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Malawi post-inaugural round-up

15 April 2012

It’s been just over a week since Joyce Banda was sworn in as Malawi’s third president since multiparty reform in 1994. (For background on Banda’s ascendancy, see these earlier posts.) In case you missed Joyce Banda’s swearing-in ceremony, the video from Al-Jazeera English has been uploaded:

Al-Jazeera English also interviewed President Joyce Banda following her inauguration:

And, on her first official working day, President Banda held a press conference. From what she had to say, it seems she’s hit the ground running. You can view highlights of the press conference on Storify.

The Zeleza Post has a chronology of events from Mutharika’s death to Banda’s swearing in as president. The conclusion discussing treason is particularly interesting.

Luso Munthali created a music playlist commemorating the transfer of power. The only thing missing is a prelude that would include Lucius Banda’s single “Life.” The song documents some of Malawi’s struggles under Bingu wa Mutharika. It is written as if Lucius Banda is speaking to Mutharika. For those who don’t know Chichewa, near the end of the song Banda says, “if you hear this song I hope it burns your heart.” Well, maybe Mutharika finally heard it. (FYI: Banda is a common last name in Malawi — Lucius and the current president are not related.)

The Nation has printed reflections from Malawian citizens about the death of Mutharika and the ascendancy of Joyce Banda. All but an internationally known human rights campaigner talk about the hand of God.

Former President Bingu wa Mutharika’s body has arrived in Malawi and being taken around the country for Malawians to see. The first photographs to hit the web were from Lilongwe, Malawi’s capital, where his body first arrived.

The BBC aired an interview with Joyce Banda on Friday, April 13th. Banda began the interview saying, “Malawians have decided that they’re going to rise above politics and just concentrate and focus more on the suffering of Malawians. The political parties are working together… Here on the ground, there’s no problem at all.” The BBC reporter asked Banda if she would include the opposition in her cabinet. Banda responded, “That is very, very necessary. I would like to see me return as many of those members of cabinet that are already in government. But I would also like to reach out and see if other people from other parties can come along, because at the center of all of this our economy is in shambles right now.” Listen to more of the interview via the Africa Today podcast (skip to 4:51 for Banda’s interview).

The most important appointment Banda has made is of Khumbo Kachali as the country’s vice president. Kachali represents the Mzimba South West Constituency and is the VP of President Banda’s political party: the People’s Party. Interesting tidbit: Kachali wrote about multiparty politics for his Masters thesis in the UK.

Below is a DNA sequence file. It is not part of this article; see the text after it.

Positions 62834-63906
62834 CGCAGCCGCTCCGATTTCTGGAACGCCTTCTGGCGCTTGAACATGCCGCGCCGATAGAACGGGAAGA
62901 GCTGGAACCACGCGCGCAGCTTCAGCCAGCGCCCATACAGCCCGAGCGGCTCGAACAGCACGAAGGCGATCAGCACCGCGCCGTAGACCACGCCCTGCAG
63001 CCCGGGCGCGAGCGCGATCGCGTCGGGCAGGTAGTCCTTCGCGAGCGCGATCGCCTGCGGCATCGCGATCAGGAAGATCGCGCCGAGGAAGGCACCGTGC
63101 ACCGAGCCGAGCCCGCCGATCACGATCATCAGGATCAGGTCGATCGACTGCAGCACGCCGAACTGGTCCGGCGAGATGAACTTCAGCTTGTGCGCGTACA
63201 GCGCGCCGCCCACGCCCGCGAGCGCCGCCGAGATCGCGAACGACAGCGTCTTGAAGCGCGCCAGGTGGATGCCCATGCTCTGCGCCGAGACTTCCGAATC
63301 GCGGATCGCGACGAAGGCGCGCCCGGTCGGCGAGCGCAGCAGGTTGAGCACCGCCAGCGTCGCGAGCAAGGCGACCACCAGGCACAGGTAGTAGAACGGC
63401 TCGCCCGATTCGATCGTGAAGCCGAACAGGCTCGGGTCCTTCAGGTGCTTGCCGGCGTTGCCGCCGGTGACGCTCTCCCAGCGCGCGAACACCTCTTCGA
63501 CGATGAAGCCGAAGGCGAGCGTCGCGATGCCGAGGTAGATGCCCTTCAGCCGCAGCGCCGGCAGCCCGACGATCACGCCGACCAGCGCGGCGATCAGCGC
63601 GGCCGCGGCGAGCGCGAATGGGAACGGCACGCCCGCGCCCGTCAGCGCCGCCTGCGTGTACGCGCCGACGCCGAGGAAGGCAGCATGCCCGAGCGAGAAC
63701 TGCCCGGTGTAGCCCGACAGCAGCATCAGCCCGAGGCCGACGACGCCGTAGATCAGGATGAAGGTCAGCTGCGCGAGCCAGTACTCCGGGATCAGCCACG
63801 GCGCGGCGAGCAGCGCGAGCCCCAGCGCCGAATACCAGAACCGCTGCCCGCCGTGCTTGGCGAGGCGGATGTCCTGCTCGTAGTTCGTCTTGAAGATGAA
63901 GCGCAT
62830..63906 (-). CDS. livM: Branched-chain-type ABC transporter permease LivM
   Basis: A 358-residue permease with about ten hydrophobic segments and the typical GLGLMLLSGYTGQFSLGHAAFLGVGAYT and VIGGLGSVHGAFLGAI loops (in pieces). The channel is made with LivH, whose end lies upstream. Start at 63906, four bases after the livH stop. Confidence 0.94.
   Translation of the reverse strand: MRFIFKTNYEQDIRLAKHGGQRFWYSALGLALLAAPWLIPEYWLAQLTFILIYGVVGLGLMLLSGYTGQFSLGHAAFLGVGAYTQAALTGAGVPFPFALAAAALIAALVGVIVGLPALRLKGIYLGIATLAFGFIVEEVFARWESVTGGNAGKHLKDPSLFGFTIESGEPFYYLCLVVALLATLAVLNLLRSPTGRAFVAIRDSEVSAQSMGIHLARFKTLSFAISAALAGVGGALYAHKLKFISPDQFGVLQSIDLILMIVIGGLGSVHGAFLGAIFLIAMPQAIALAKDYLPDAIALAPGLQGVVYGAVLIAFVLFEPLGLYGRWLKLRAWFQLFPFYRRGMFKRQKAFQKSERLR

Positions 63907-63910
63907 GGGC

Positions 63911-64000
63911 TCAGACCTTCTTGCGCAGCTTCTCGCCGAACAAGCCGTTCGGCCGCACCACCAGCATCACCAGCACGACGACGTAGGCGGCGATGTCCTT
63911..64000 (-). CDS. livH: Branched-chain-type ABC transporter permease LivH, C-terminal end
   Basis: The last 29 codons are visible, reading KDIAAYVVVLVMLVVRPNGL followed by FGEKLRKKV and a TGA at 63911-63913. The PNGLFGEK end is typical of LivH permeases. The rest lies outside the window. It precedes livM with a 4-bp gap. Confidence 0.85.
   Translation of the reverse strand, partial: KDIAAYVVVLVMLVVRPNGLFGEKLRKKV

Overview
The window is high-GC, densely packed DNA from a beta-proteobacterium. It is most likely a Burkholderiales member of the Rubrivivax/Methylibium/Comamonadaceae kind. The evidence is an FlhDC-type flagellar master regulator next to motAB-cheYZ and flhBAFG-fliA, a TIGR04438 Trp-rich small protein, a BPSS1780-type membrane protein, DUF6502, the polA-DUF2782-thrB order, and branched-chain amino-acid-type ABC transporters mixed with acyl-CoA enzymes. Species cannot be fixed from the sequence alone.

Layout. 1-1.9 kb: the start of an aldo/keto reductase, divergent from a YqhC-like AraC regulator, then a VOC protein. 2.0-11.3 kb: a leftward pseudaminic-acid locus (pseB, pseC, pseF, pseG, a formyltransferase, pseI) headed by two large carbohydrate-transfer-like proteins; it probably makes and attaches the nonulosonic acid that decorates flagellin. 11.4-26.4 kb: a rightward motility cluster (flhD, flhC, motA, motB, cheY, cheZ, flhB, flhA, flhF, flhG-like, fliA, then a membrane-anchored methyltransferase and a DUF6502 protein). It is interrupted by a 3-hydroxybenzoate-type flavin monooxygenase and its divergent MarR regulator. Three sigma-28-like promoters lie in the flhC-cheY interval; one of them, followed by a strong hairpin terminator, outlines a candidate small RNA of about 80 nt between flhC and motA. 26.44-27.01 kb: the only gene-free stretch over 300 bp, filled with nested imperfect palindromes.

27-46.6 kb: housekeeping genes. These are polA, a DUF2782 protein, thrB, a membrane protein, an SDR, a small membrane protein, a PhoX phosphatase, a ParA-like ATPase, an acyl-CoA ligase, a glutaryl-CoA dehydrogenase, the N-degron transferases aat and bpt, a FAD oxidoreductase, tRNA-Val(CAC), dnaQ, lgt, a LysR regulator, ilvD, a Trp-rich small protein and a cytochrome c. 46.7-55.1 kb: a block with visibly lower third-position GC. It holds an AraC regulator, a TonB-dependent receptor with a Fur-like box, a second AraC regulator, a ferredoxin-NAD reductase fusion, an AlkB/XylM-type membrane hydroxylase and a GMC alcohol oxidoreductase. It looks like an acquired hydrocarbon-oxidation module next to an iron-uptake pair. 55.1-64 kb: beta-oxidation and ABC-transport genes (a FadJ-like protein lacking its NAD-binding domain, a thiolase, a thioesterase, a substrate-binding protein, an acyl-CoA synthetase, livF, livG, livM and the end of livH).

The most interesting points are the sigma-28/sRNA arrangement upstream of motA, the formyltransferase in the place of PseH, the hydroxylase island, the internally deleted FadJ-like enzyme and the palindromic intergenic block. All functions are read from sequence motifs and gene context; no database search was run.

It’s a challenge to keep up with all of the firings/hirings, but here are a notable few:

  • The Police Inspector General is now Loti Dzonzi, a highly respected CCAP deacon and member of the Malawi Police Force since 1987. I am happy to see Peter Mukhito go, especially after the big mess he caused in the academic freedom struggle of 2011.
  • Information Minister Patricia Kaliati and state broadcaster MBC Director General Bright Malopa were fired.
  • The Secretary of the Treasury, Joseph Mwanamvekha, was also fired and replaced by Radson Mwadiwa, who previously served the same office.

Nearly 30 members of parliament from the previous ruling party (the DPP, Mutharika’s party) are reported to have pledged allegiance to Joyce Banda. Some left as early as the day Banda was sworn in as president. Though the constitution has a section devoted to party-switching in Parliament, these switches to Banda’s People’s Party are legal. Nonetheless, the party-switching isn’t boding well for the development of Malawi’s party system.

In the midst of all of this, it seems donors and other international actors are “returning” to Malawi. The UK will be renewing relations with Malawi and the US is also showing support. The World Bank has pledged its full support of Banda. South Africa is going to aid the nation with much-needed fuel. Mozambique has said it will normalize ties with Malawi (relations were strained, to say the least, under Mutharika). Let’s hope Banda gets all she needs to turn the ship around, and that she is a good steward of those resources.

If I’ve missed anything essential to share with those interested in the transition in Malawi, please share links and more information in the comments section.

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